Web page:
+∞∫ª ∂≠ ª∞¥¨ ∑¨π∞∂´∫ (´®¿∫ ®µ´ Ø∂ºπ∫) ®µ´ ©®µ´æ∞´ªØ Ω®≥º¨∫ (∞µ *!/∫) ªØ®ª ™∂µªπ∂≥ ªØ¨ ®¥∂ºµª
∂≠ ©®µ´æ∞´ªØ ®Ω®∞≥®©≥¨ ≠∂π ® Æ∞Ω¨µ #®ª® ,∂Ω¨π ∞µª¨π™∂µµ¨™ª.
C
checkpoint
/∂∞µª-∞µ-ª∞¥¨, ≥∂Æ∞™®≥ ∞¥®Æ¨ ∂≠ ® /%2. ™Ø¨™≤∑∂∞µª ∞∫ ® ≠∞≥¨ ∫¿∫ª¨¥ ®µ´ ∞∫ ®≥∫∂ π¨≠¨ππ¨´ ª∂ ®∫ ®
™Ø¨™≤∑∂∞µª ≠∞≥¨ ∫¿∫ª¨¥ ∂π ®µ $," 2µ®∑2ºπ¨㍷ ≠∞≥¨ ∫¿∫ª¨¥.
See also Production File System.
CIFS
2¨¨ "∂¥¥∂µ (µª¨πµ¨ª %∞≥¨ 2¿∫ª¨¥.
Using VNX Replicator
211
Glossary
CIFS server
+∂Æ∞™®≥ ∫¨πΩ¨π ªØ®ª º∫¨∫ ªØ¨ "(%2 ∑π∂ª∂™∂≥ ª∂ ªπ®µ∫≠¨π ≠∞≥¨∫. #®ª® ,∂Ω¨π ™®µ Ø∂∫ª ¥®µ¿ ∞µ∫ª®µ™¨∫
∂≠ ® "(%2 ∫¨πΩ¨π. $®™Ø ∞µ∫ª®µ™¨ ∞∫ π¨≠¨ππ¨´ ª∂ ®∫ ® "(%2 ∫¨πΩ¨π.
CIFS service
"(%2 ∫¨πΩ¨π ∑π∂™¨∫∫ ªØ®ª ∞∫ πºµµ∞µÆ ∂µ ªØ¨ #®ª® ,∂Ω¨π ®µ´ ∑π¨∫¨µª∫ ∫Ø®π¨∫ ∂µ ® µ¨ªæ∂π≤ ®∫
æ¨≥≥ ®∫ ∂µ ,∞™π∂∫∂≠ª 6∞µ´∂æ∫-©®∫¨´ ™∂¥∑ºª¨π∫.
command line interface (CLI)
(µª¨π≠®™¨ ≠∂π ª¿∑∞µÆ ™∂¥¥®µ´∫ ªØπ∂ºÆØ ªØ¨ "∂µªπ∂≥ 2ª®ª∞∂µ ª∂ ∑¨π≠∂π¥ ª®∫≤∫ ªØ®ª ∞µ™≥º´¨ ªØ¨
¥®µ®Æ¨¥¨µª ®µ´ ™∂µ≠∞ƺπ®ª∞∂µ ∂≠ ªØ¨ ´®ª®©®∫¨ ®µ´ #®ª® ,∂Ω¨π∫ ®µ´ ªØ¨ ¥∂µ∞ª∂π∞µÆ ∂≠ ∫ª®ª∞∫ª∞™∫
≠∂π 5-7 ≠∂π ≠∞≥¨ ™®©∞µ¨ª ™∂¥∑∂µ¨µª∫.
common base
(µª¨πµ®≥ ™Ø¨™≤∑∂∞µª ªØ®ª ∞∫ ™∂¥¥∂µ ∂µ ©∂ªØ π¨∑≥∞™®ª∞∂µ ∫∂ºπ™¨ ®µ´ ´¨∫ª∞µ®ª∞∂µ ∫∞ª¨ ®µ´ ∞∫ º∫¨´
®∫ ® ©®∫¨ ∞µ ªØ¨ µ¨øª ´∞≠≠¨π¨µª∞®≥ ´®ª® ªπ®µ∫≠¨π.
Common Internet File System (CIFS)
%∞≥¨-∫Ø®π∞µÆ ∑π∂ª∂™∂≥ ©®∫¨´ ∂µ ªØ¨ ,∞™π∂∫∂≠ª 2¨πΩ¨π ,¨∫∫®Æ¨ !≥∂™≤ (2,!). (ª ®≥≥∂æ∫ º∫¨π∫ ª∂
∫Ø®π¨ ≠∞≥¨ ∫¿∫ª¨¥∫ ∂Ω¨π ªØ¨ (µª¨πµ¨ª ®µ´ ∞µªπ®µ¨ª∫.
configured replication session
1¨∑≥∞™®ª∞∂µ ∫¨∫∫∞∂µ ªØ®ª ∞∫ ∞´≥¨, ®™ª∞Ω¨, ∂π ∞µ®™ª∞Ω¨.
™∂µ≠∞Æºπ¨´ ∫¨∫∫∞∂µ.
∫ª∂∑∑¨´ π¨∑≥∞™®ª∞∂µ ∫¨∫∫∞∂µ ∞∫ µ∂ª ®
Control Station
'®π´æ®π¨ ®µ´ ∫∂≠ªæ®π¨ ™∂¥∑∂µ¨µª ∂≠ 5-7 ≠∂π ≠∞≥¨ ªØ®ª ¥®µ®Æ¨∫ ªØ¨ ∫¿∫ª¨¥ ®µ´ ∑π∂Ω∞´¨∫ ªØ¨
º∫¨π ∞µª¨π≠®™¨ ª∂ ®≥≥ 5-7 ≠∂π ≠∞≥¨ ™∂¥∑∂µ¨µª∫.
Cyclic Redundancy Check (CRC)
,¨ªØ∂´ º∫¨´ ª∂ ∑¨π≠∂π¥ ®´´∞ª∞∂µ®≥ ¨ππ∂π ™Ø¨™≤∞µÆ ∂µ ªØ¨ ´®ª® ∫¨µª ∂Ω¨π ® #®ª® ,∂Ω¨π
∞µª¨π™∂µµ¨™ª ª∂ ¨µ∫ºπ¨ ´®ª® ∞µª¨Æπ∞ª¿ ®µ´ ™∂µ∫∞∫ª¨µ™¿. "1" ∞∫ ® ª¿∑¨ ∂≠ Ø®∫Ø ≠ºµ™ª∞∂µ º∫¨´ ª∂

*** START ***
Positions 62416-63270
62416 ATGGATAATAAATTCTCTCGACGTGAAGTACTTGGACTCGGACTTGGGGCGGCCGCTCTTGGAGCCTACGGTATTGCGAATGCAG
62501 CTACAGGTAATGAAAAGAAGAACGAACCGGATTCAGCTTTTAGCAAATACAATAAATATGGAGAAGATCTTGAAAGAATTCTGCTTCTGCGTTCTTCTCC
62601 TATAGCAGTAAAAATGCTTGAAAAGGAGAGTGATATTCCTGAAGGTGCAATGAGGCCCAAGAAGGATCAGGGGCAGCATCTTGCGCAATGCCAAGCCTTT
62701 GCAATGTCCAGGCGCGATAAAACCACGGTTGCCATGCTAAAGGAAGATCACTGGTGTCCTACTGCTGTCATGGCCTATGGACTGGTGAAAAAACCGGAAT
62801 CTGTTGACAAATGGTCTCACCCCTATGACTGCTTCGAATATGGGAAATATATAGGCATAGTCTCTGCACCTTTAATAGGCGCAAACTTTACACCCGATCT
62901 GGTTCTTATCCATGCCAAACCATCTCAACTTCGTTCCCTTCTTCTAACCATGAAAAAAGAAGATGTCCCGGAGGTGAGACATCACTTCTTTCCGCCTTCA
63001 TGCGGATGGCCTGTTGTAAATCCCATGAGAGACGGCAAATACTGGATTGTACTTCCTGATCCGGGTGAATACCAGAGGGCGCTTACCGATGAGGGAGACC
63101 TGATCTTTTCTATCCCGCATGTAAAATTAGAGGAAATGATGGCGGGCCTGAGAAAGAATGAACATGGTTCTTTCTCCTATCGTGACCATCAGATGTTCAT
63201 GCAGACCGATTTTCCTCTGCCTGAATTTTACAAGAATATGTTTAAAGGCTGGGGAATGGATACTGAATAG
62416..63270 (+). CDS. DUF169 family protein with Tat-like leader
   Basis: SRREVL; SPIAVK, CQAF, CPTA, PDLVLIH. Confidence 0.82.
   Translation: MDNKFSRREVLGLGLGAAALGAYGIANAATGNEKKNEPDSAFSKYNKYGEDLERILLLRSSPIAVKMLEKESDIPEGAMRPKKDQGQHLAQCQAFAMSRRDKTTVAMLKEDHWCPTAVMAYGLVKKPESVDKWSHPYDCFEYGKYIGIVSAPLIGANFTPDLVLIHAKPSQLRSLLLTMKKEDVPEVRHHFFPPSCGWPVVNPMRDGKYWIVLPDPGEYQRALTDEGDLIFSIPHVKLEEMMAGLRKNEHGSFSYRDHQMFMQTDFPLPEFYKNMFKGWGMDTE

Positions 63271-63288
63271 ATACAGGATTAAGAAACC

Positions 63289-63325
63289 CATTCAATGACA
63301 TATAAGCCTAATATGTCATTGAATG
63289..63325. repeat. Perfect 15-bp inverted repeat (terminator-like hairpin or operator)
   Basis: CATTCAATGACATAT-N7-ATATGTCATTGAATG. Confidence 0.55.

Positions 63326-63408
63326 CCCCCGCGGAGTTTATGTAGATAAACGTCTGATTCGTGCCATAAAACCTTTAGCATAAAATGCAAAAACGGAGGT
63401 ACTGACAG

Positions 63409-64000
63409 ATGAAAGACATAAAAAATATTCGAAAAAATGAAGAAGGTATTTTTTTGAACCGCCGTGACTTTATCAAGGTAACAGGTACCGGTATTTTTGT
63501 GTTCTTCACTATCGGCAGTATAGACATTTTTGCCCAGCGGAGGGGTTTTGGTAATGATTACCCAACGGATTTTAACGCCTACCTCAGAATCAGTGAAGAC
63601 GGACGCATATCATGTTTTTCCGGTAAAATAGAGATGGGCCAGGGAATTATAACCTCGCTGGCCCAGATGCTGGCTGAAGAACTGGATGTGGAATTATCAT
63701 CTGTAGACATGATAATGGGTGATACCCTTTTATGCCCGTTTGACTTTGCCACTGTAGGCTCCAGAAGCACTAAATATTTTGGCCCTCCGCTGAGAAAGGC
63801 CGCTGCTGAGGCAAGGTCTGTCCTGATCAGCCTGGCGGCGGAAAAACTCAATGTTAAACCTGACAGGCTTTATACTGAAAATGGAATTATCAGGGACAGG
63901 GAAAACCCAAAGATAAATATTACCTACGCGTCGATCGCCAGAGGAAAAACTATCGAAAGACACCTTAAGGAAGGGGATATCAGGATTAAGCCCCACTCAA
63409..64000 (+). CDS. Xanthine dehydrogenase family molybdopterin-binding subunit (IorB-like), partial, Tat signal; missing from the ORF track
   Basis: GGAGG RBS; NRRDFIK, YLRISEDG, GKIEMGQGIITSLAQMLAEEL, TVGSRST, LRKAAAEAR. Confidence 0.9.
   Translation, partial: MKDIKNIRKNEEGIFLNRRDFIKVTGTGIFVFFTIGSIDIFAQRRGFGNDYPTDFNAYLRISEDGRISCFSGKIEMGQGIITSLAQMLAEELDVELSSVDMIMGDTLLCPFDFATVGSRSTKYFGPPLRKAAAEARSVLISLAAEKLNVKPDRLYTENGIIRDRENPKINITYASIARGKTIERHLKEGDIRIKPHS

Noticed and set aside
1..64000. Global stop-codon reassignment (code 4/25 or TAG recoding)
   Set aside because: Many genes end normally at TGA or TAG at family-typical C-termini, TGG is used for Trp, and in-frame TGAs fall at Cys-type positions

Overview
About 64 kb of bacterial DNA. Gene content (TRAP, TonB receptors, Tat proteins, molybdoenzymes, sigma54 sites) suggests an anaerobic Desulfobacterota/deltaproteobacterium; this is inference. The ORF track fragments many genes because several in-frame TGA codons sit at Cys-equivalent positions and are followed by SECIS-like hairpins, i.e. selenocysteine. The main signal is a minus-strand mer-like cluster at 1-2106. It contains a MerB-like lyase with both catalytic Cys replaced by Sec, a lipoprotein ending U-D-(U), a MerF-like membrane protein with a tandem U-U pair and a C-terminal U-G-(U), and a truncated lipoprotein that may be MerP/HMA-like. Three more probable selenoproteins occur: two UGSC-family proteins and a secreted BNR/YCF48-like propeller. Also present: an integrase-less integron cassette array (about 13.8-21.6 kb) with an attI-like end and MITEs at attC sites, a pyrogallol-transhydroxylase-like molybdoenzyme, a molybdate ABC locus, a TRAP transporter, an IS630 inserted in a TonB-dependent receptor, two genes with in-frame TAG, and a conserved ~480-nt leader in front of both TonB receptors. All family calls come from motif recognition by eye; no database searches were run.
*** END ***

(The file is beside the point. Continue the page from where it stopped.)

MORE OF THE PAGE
∑π∂´º™¨ ® ™Ø¨™≤∫º¥, ® ∫¥®≥≥ ≠∞ø¨´ µº¥©¨π ∂≠ ©∞ª∫, ®Æ®∞µ∫ª ® ©≥∂™≤ ∂≠ ´®ª® ªπ®µ∫≠¨ππ¨´ ª∂ ® π¨¥∂ª¨
∫∞ª¨. 3ب ™Ø¨™≤∫º¥ ∞∫ º∫¨´ ª∂ ´¨ª¨™ª ¨ππ∂π∫ ®≠ª¨π ªπ®µ∫¥∞∫∫∞∂µ. "1" ∞∫ ™∂¥∑ºª¨´ ®µ´ ®∑∑¨µ´¨´
©¨≠∂π¨ ªπ®µ∫¥∞∫∫∞∂µ ®µ´ Ω¨π∞≠∞¨´ ®≠ª¨πæ®π´∫ ª∂ ™∂µ≠∞π¥ ªØ®ª µ∂ ™Ø®µÆ¨∫ ∂™™ºππ¨´ ∂µ ªπ®µ∫∞ª.
D
data access in real time (DART)
.µ 5-7 ≠∂π ≠∞≥¨, ªØ¨ ∂∑¨π®ª∞µÆ ∫¿∫ª¨¥ ∫∂≠ªæ®π¨ ªØ®ª πºµ∫ ∂µ ªØ¨ #®ª® ,∂Ω¨π. (ª ∞∫ ® π¨®≥ª∞¥¨,
¥º≥ª∞ªØπ¨®´¨´ ∂∑¨π®ª∞µÆ ∫¿∫ª¨¥ ∂∑ª∞¥∞¡¨´ ≠∂π ≠∞≥¨ ®™™¨∫∫, æØ∞≥¨ ∑π∂Ω∞´∞µÆ ∫¨πΩ∞™¨ ≠∂π ∫ª®µ´®π´
∑π∂ª∂™∂≥∫.
Data Mover
(µ 5-7 ≠∂π ≠∞≥¨, ® ™®©∞µ¨ª ™∂¥∑∂µ¨µª ªØ®ª ∞∫ πºµµ∞µÆ ∞ª∫ ∂æµ ∂∑¨π®ª∞µÆ ∫¿∫ª¨¥ ªØ®ª π¨ªπ∞¨Ω¨∫
´®ª® ≠π∂¥ ® ∫ª∂π®Æ¨ ´¨Ω∞™¨ ®µ´ ¥®≤¨∫ ∞ª ®Ω®∞≥®©≥¨ ª∂ ® µ¨ªæ∂π≤ ™≥∞¨µª. 3Ø∞∫ ∞∫ ®≥∫∂ π¨≠¨ππ¨´ ª∂ ®∫
® ©≥®´¨.
deduplication
/π∂™¨∫∫ º∫¨´ ª∂ ™∂¥∑π¨∫∫ π¨´ºµ´®µª ´®ª®, æØ∞™Ø ®≥≥∂æ∫ ∫∑®™¨ ª∂ ©¨ ∫®Ω¨´ ∂µ ® ≠∞≥¨ ∫¿∫ª¨¥.
6بµ ¥º≥ª∞∑≥¨ ≠∞≥¨∫ Ø®Ω¨ ∞´¨µª∞™®≥ ´®ª®, ªØ¨ ≠∞≥¨ ∫¿∫ª¨¥ ∫ª∂π¨∫ ∂µ≥¿ ∂µ¨ ™∂∑¿ ∂≠ ªØ¨ ´®ª® ®µ´
212
Using VNX Replicator
Glossary
∫Ø®π¨∫ ªØ®ª ´®ª® ©¨ªæ¨¨µ ªØ¨ ¥º≥ª∞∑≥¨ ≠∞≥¨∫. #∞≠≠¨π¨µª ∞µ∫ª®µ™¨∫ ∂≠ ªØ¨ ≠∞≥¨ ™®µ Ø®Ω¨ ´∞≠≠¨π¨µª
µ®¥¨∫, ∫¨™ºπ∞ª¿ ®ªªπ∞©ºª¨∫, ®µ´ ª∞¥¨∫ª®¥∑∫. -∂µ¨ ∂≠ ªØ¨ ¥¨ª®´®ª® ∞∫ ®≠≠¨™ª¨´ ©¿ ´¨´º∑≥∞™®ª∞∂µ.
delta
%∂π 1¨∑≥∞™®ª∞∂µ (52), ©≥∂™≤ ™Ø®µÆ¨∫ ª∂ ªØ¨ ∫∂ºπ™¨ ∂©±¨™ª, ®∫ ™®≥™º≥®ª¨´ ©¿ ™∂¥∑®π∞µÆ ªØ¨ µ¨æ¨∫ª,
™ºπ𨵪≥¿ ¥®π≤¨´ ∞µª¨πµ®≥ ™Ø¨™≤∑∂∞µª (∑∂∞µª-∞µ-ª∞¥¨ ∫µ®∑∫Ø∂ª) ®Æ®∞µ∫ª ªØ¨ ∑π¨Ω∞∂º∫≥¿ π¨∑≥∞™®ª¨´
∞µª¨πµ®≥ ™Ø¨™≤∑∂∞µª. 1¨∑≥∞™®ª∞∂µ ªπ®µ∫≠¨π∫ ªØ¨∫¨ ™Ø®µÆ¨∫ ®µ´ ®∑∑≥∞¨∫ ªØ¨¥ ∞¥¥¨´∞®ª¨≥¿ ª∂ ªØ¨